How private is using the sandboxed Google Play Services?

Found GrapheneOS’s Sandboxed Play Services feature, and I’m wondering how its privacy compares to microG. Surely running something like microG which is fully open-source (to my knowledge) compared to some proprietary code is better, right?

Why do you think microG being open-source does anything in regards to privacy? At the end of the day, all the data that needs Play Services will still be sent to Play Services servers regardless. The stuff that can remain local on the device will remain local on the device in both cases.

microG is simply a client to connect to Play Services, and an open-source client does nothing to mitigate the data transferred to a closed-source server.

Not to mention, since the Play Services is sandboxed as a user application, you can heavily restrict the permissions of the Play Services. Sandboxed Play Services are confined in the untrusted_app SELinux domain. You can deny them access to permissions that you never could when they were system apps. MicroG installs as system apps in 99% of cases, so you don’t get this benefit either.

There is also the security benefit of using the real Play Services APKs instead of signature spoofed microG as system apps, but as you asked about privacy, I will leave the security point here. Just take away that sandboxed Play Services is much more secure than microG.

Sandboxed Play Services is better in nearly every way. Check out Daniel Micay’s comment for further details:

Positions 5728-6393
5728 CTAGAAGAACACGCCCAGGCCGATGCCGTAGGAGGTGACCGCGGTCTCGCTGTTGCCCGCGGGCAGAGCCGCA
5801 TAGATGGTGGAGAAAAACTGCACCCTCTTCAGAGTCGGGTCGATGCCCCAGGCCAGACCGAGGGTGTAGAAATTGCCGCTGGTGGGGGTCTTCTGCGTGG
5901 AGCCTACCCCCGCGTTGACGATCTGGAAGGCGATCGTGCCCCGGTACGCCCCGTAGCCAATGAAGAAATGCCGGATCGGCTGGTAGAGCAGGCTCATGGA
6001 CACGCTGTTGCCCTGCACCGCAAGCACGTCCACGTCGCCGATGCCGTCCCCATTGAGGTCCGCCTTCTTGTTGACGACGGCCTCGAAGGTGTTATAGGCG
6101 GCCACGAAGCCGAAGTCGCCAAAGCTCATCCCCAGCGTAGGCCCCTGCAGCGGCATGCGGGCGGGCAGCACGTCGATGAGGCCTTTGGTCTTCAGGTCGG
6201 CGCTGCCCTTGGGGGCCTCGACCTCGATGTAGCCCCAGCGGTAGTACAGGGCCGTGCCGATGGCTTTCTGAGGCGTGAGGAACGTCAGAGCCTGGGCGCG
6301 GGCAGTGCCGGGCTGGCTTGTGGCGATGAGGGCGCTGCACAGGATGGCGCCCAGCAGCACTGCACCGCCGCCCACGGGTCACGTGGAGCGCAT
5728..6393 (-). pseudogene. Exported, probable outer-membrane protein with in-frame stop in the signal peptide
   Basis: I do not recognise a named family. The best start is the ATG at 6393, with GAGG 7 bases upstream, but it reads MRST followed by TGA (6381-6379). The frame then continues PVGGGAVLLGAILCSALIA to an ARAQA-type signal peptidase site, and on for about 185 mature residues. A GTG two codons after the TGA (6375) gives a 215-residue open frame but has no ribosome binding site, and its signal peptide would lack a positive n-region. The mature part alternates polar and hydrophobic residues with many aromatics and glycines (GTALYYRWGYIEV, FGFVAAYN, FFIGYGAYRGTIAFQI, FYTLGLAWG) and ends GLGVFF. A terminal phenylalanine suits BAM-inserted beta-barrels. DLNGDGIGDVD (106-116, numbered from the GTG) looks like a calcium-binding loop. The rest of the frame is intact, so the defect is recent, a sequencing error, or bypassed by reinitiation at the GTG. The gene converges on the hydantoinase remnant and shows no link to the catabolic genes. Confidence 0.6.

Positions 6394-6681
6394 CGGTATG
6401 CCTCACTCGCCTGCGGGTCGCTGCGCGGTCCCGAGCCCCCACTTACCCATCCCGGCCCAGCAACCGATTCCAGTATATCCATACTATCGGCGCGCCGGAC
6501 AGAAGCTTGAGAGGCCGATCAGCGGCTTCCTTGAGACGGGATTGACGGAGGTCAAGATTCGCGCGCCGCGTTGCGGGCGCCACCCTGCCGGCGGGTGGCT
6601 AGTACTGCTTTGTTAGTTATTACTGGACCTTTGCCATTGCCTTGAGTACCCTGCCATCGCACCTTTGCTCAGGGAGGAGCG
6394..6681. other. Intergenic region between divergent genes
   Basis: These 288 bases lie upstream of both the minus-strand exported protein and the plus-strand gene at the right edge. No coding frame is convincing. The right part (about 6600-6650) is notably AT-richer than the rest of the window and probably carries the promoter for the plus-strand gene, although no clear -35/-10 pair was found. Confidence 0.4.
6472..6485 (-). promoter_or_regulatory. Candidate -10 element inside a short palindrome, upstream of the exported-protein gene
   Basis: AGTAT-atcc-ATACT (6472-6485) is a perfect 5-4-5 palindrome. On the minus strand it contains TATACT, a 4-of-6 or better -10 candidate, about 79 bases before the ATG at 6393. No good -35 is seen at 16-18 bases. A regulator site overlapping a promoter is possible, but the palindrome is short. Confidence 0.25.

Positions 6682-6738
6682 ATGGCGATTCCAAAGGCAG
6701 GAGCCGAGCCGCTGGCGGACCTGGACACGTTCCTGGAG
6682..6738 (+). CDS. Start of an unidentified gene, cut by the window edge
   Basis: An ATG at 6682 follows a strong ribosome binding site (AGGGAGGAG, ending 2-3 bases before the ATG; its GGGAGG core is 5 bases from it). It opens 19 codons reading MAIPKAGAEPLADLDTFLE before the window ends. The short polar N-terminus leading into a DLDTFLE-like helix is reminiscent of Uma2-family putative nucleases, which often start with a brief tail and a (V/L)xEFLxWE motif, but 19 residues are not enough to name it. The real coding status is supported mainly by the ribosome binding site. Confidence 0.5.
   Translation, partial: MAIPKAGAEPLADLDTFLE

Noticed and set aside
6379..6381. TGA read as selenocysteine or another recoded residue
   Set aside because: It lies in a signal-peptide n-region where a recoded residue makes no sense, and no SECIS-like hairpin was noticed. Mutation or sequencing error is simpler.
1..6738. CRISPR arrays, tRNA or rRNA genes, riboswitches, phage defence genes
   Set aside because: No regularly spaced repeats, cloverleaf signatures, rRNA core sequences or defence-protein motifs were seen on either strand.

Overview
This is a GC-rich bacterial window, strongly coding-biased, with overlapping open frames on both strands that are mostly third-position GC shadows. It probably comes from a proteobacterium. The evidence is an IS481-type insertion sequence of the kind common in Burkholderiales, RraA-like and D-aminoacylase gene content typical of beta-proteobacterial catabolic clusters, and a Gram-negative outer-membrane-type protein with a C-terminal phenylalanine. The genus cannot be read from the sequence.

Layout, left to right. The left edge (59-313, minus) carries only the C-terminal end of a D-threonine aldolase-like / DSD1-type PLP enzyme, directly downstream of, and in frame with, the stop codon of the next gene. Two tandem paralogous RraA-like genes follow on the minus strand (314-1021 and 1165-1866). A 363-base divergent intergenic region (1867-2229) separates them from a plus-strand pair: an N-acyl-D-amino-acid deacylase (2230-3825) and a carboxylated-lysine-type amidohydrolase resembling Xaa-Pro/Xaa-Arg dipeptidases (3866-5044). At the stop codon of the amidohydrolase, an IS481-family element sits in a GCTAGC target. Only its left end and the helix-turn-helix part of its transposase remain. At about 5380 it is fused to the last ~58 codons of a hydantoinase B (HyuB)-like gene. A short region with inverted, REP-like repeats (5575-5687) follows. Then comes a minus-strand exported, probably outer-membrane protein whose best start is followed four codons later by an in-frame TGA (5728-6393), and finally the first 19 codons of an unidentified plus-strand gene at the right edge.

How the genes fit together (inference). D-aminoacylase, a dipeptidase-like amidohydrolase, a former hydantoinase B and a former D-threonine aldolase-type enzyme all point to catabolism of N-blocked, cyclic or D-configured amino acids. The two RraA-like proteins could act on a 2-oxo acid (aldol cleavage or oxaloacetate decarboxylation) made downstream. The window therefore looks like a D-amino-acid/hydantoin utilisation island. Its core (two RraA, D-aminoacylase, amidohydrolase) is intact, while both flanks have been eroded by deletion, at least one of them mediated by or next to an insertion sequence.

Being open source helps to confirm that all that code is doing is what it proports to do. You can look at the microG code to confirm that it’s only doing what it says. I didn’t know that Graphene’s implementation was closed source until today. They both probably are doing what they say they do, but open source is better for the reason of being able to validate. That’s not unique to custom ROMs; that’s the case for all software.

Graphenes Implementation is Open Source. They just use the original Google Play Services and Apps. They use “shims” to sandbox and limit the access the Apps from Google have to the Phone System.

So Their Sandboxing is Open Source while Googles Apps are closed Source

1 Like

Ok, I see what you’re saying now. The closed source part is the Google Play Services that are being sandboxed because Google Play Services just are closed source.